See, when traveling to new country where you don’t speak the language, the inability to communicate does feel like a type of blindness and a sense of invisibility all at the same time. Especially on public transportation, you feel removed from reality in a sense. There is all this chatter happening around you, but you can’t understand a word of it. You can’t overhear a funny story someone is telling or engage with a shopkeeper about buying a silly souvenir. Sure, you can get by with pointing and playing charades, but it is the most physical feeling of living in an alternate reality that I have ever had.

This is especially potent when someone you’re traveling with DOES speak the language. They end up ordering for the group at dinner or getting directions or navigating the public transportation. This isn’t a bad thing; I’m forever thankful for my friends for this. I might have died from anxiety otherwise. But when someone else can jump into a dialogue before you can, the muzzling effect is deafening. Perhaps this is just me, being someone who is not accustomed to taking a backseat for extended periods of time–and really wanting to be in complete control of every situation–but that is the deepest truth I can admit about traveling in those countries.

Again, I don’t regret those travels. They were some of the most amazing experiences of my life. But this was also certainly a part of my experience. It just wasn’t something I connected with the act of seeing until Rothenberg said it. I think of the five senses as five separates. But the truth is, as with much of the human experience, nothing is separate. Everything we do or don’t do feeds into something else with simple cause and effect.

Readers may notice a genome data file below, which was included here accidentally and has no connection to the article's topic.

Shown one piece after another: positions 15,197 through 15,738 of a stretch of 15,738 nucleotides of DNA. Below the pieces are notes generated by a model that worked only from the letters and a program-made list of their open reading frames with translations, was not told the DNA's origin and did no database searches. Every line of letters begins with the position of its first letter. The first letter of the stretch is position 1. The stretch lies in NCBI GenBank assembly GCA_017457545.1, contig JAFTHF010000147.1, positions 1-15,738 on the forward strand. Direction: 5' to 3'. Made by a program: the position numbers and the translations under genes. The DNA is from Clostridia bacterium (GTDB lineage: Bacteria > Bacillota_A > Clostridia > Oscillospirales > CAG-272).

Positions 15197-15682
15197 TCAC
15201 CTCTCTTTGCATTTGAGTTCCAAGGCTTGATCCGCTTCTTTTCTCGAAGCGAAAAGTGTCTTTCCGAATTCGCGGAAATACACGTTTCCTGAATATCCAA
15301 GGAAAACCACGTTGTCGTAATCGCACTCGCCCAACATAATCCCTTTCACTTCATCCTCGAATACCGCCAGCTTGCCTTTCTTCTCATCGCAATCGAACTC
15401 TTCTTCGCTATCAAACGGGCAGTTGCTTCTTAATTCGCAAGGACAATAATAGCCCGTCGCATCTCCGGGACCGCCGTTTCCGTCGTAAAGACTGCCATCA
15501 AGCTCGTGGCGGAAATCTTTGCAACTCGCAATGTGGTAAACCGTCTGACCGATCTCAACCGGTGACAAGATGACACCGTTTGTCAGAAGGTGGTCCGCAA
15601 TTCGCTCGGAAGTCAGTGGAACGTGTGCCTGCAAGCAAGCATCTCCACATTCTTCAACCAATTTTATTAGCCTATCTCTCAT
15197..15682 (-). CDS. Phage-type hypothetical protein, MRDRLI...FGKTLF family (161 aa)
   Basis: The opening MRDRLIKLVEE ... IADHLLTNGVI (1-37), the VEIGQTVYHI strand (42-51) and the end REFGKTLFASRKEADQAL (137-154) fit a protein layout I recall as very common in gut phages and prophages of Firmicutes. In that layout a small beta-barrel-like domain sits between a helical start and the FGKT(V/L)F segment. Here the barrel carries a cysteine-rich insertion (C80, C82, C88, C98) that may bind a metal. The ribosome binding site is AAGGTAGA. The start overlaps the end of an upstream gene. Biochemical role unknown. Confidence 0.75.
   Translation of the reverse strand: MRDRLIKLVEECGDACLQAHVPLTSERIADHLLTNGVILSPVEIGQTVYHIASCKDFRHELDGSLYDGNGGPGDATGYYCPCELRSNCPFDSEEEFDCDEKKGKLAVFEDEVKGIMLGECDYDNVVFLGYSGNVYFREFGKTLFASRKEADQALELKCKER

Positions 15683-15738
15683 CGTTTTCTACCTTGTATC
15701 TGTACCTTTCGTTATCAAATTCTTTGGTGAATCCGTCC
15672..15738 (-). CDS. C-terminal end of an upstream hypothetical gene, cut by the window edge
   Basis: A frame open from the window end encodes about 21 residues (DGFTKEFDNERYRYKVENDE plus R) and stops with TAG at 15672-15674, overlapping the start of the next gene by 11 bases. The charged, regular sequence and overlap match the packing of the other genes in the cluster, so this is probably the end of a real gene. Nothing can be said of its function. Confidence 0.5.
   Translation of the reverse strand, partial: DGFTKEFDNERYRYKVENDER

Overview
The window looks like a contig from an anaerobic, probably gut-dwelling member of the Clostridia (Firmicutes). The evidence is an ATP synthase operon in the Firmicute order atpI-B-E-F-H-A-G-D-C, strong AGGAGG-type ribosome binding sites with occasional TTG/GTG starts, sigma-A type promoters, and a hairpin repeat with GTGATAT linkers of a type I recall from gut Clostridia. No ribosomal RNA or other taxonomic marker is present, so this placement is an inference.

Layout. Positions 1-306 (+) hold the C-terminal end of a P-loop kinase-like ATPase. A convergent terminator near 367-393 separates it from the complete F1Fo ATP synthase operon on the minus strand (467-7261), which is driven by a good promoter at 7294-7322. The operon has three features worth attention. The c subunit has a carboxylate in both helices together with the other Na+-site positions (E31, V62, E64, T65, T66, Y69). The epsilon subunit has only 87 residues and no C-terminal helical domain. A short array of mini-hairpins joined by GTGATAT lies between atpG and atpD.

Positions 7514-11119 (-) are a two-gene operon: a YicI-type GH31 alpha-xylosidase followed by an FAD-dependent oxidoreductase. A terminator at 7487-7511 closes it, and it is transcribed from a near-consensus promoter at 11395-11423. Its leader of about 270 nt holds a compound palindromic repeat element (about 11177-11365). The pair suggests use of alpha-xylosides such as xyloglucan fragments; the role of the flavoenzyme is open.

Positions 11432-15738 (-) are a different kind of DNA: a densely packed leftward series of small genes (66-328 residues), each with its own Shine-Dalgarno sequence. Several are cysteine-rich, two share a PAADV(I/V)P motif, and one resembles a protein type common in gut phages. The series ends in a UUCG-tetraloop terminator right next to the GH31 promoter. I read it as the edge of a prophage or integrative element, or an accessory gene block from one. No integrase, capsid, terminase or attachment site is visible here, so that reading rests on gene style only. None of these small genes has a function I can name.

Advertisements

Perusing Poetics: All the World is Speech (and Humans are Really Strange Creatures)

When I was born, my parents got one of those dumb baby book things. Under family resemblances, my father wrote “Worf from Star Trek.” I HAVE A BIG FOREHEAD, OKAY?

This has absolutely nothing to do with this blog post, except for the fact that this week I’m talking about Benjamin Lee Whorf’s Language, Thought,and Reality and I keep thinking of Whorf from Star Trek instead of this really smart linguist. So now you know something really weird about me.

How I arrived at my topic for this week’s post is also kind of weird. It’s a convergence of three things, really. Firstly, there’s Whorf. One of his essays in this collection is titled “On the Connection of Ideas,” and it’s basically him writing to this compiler of psychological terminology asking for a better term for connected words and ideas than “association,” which he finds lacking for a multitude of reasons. The takeaway here is that he, a linguist, is asking for help not from another linguist, but a psychologist. Kind of weird, right? (Not to me, as you’re about to see.) Then, there’s this craft class I had today with poet Li-Young Lee. He said today that he thinks that art is really just another version of psychology, since all art comes from an inner psyche. Finally, there’s me, and my now three-year-long maintaining that if I wasn’t an English and Writing major, I’d be a psychology major.